Sports

WORLDS

Canada looking to end abbreviated streak at worlds

By Terry Jones, Edmonton Sun

Canada's skip Pat Simmons calls a shot against Japan during the 10th draw of the World Men's Curling Championships in Halifax, Nova Scotia, March 31, 2015. (REUTERS/Mark Blinch)

Canada's skip Pat Simmons calls a shot against Japan during the 10th draw of the World Men's Curling Championships in Halifax, Nova Scotia, March 31, 2015. (REUTERS/Mark Blinch)

HALIFAX  - 

Because Canada won both curling gold medals at the Olympics for the first time in history, it hasn’t had much notice.

And with Canada’s dominating start to these Ford World Men’s Curling Championship, it hasn’t exactly been a front burner issue here, either.

But the fact is, Canada has a quiet crisis to overcome — at least to some extent — here.

The fact is that Canada has a couple losing streaks going at the world championships for both genders.

Canada has failed to win gold at seven consecutive women’s worlds, with Jennifer Jones settling for silver this year in Sapporo, Japan.

Indeed, Jones, the Olympic gold-medal winner, was the last Canadian to win the event back in 2008. That’s almost as long ago as the last time the Edmonton Oilers made the playoffs.

In the men’s, Canada has lost back-to-back worlds.

Three-quarters of the team representing this country here this year — Pat Simmons, Carter Rycroft and Nolan Thiessen — became the first Canadian team to lose three playoff games and only the third in the last 30 years to return home without a medal last year in Beijing.

Canada hasn’t gone three years without winning a world championship since the seven-year drought from 1973 to 1979.

Canadian coach Rick Lang played on one of those teams during that ‘70s drought (bronze in 1975 in Perth, Scotland).

“At least there’s no ‘Curse of LaBonte’ involved,” he laughed.

At the 1972 worlds, Orest Meleschuk of Manitoba appeared to lose the final to Robert LaBonte of the U.S.A. when LaBonte jumped in the air to celebrate — a tad prematurely, obviously — and accidently kicked an unmeasured rock.

Meleschuk had not conceded and thus it was judged Canada must be awarded two points instead of one. That sent the game to an extra end, where Meleschuk won.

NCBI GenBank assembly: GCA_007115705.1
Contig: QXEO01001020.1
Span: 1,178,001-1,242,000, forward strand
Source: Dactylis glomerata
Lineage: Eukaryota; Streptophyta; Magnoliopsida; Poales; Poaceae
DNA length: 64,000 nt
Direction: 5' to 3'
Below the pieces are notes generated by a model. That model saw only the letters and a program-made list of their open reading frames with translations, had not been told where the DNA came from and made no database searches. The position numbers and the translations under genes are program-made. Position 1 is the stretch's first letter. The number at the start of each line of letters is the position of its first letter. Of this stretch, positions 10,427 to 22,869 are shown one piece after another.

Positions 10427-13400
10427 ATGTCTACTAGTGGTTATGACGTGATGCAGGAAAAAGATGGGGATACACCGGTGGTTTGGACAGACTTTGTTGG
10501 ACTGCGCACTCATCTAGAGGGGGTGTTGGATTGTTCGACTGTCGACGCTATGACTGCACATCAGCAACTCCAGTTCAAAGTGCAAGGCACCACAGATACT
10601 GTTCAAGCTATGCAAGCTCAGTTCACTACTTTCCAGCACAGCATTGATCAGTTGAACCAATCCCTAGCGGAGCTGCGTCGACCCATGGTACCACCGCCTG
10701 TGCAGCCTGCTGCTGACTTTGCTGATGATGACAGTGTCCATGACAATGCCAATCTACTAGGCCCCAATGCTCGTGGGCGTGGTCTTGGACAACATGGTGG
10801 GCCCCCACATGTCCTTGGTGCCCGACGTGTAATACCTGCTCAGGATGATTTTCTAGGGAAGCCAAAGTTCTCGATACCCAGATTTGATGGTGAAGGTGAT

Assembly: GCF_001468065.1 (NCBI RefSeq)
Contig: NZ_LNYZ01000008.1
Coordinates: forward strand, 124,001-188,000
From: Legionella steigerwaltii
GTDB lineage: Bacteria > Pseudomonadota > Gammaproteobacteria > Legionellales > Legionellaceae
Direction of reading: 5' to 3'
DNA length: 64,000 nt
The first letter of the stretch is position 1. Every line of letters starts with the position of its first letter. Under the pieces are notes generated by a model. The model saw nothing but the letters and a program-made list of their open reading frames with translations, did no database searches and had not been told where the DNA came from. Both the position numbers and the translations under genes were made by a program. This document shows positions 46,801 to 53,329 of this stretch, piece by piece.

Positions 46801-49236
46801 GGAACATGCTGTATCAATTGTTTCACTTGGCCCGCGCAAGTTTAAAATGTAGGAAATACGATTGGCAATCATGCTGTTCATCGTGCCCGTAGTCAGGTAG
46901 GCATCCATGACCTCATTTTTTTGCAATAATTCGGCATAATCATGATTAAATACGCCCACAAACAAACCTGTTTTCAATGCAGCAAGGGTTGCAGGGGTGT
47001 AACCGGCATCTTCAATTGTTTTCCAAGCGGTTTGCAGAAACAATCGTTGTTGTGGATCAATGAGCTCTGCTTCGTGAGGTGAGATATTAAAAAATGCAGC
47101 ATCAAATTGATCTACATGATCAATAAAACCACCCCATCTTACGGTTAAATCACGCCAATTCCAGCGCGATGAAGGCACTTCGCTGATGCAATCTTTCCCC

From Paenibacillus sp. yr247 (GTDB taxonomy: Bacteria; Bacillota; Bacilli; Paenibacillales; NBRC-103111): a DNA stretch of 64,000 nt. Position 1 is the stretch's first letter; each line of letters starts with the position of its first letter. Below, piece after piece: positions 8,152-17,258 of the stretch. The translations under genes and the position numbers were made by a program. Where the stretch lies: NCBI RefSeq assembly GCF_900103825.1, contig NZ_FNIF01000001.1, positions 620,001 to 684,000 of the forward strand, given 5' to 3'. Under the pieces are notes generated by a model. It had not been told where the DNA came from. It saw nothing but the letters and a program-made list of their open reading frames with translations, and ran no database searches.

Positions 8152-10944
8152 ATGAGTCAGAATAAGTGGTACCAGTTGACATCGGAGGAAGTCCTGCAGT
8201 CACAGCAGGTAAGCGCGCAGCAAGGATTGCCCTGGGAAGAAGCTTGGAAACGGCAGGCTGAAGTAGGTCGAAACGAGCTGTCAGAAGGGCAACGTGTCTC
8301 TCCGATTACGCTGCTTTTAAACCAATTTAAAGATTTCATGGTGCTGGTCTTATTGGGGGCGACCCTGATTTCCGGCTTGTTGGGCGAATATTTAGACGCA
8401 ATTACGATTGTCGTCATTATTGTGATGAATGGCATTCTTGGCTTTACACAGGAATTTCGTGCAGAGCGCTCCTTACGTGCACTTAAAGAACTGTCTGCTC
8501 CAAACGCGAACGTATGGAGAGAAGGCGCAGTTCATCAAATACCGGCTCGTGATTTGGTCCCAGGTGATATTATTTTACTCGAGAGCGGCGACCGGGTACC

LaBonte allegedly put a seven-year curse on Canada.

  • 1973 – Harvey Mazinke, Saskatchewan, 9-0. Lost final.
  • 1974 – Hector Gervais, Edmonton, 7-2. Lost semifinal.
  • 1975 – Bill Tetley, Northern Ontario, 7-2. Lost semifinal.
  • 1976 – Jack McDuff, Newfoundland 2-9.
  • 1977 – Jim Ursel, Quebec, 7-2. Lost final.
  • 1978 – Ed Lukowich, Calgary, 9-2. Lost semifinal.
  • 1979 – Barry Fry, Manitoba, 6-3. Lost semifinal.

Finally Rick Folk of Saskatchewan won gold again after a 9-0 run through the round robin in 1980.

Since then, only once, with 9-0 Kevin Martin of Edmonton in 1991 and 7-2 Vic Peters of Winnipeg the following year, had Canada gone home without gold more than one year in a row until Brad Jacobs (7-4) and Kevin Koe (6-3) did it these last two years.

At least three of the four members of this Canadian team know both sides of the coin.

Rycroft and Thiessen won gold in 2010 and then became the first Canadian team to lose all three playoff games last year. Morris won gold with Kevin Martin after a 10-1 romp through the round robin in 2008 but lost the final after going 10-1 again in 2009 before going to Vancouver 2010 and winning Olympic gold.

“I’m not worried about overconfidence at all,” said Rycroft. “We’re older and we know these teams. And I’ve been there done that.”

The biggest item of background his team has in his pocket is from when he lost the gold-medal game of the Salt Lake 2002 Olympic Games.

“We beat Pal Trulsen of Norway 7-2 and then lost to him in the final for a gold medal at the Olympics. That ain’t gonna happen!”

The biggest adjustment for this team has been streaking out of the gate instead of trying to catch the field from behind.

“We’re usually slow starters. So we’re out of our comfort zone already,” Rycroft laughed.

“It’s kind of nice to have been the team out front for a change,” said Thiessen. “We’re the team that’s proved that all you have to do is make the dance and then anything can happen.”

Thiessen was part of the first team to come out of the 3-4 game to win the Brier in 2010, won it coming out of the semifinal in 2013 and came from a 2-3 start to go 8-1 and win all three playoff games to win it again this year.

“That’s our goal,” he said. “Make the playoffs. We’re in a better headspace than we were last year. And when we get there, I don’t think we’re going to have any problem with overconfidence. We know how good these teams are.”

Canada had won six straight games before losing their first last night to defending champion Thomas Ulsrud of Norway.

Twitter.com/sunterryjones

terry.jones@sunmedia.ca


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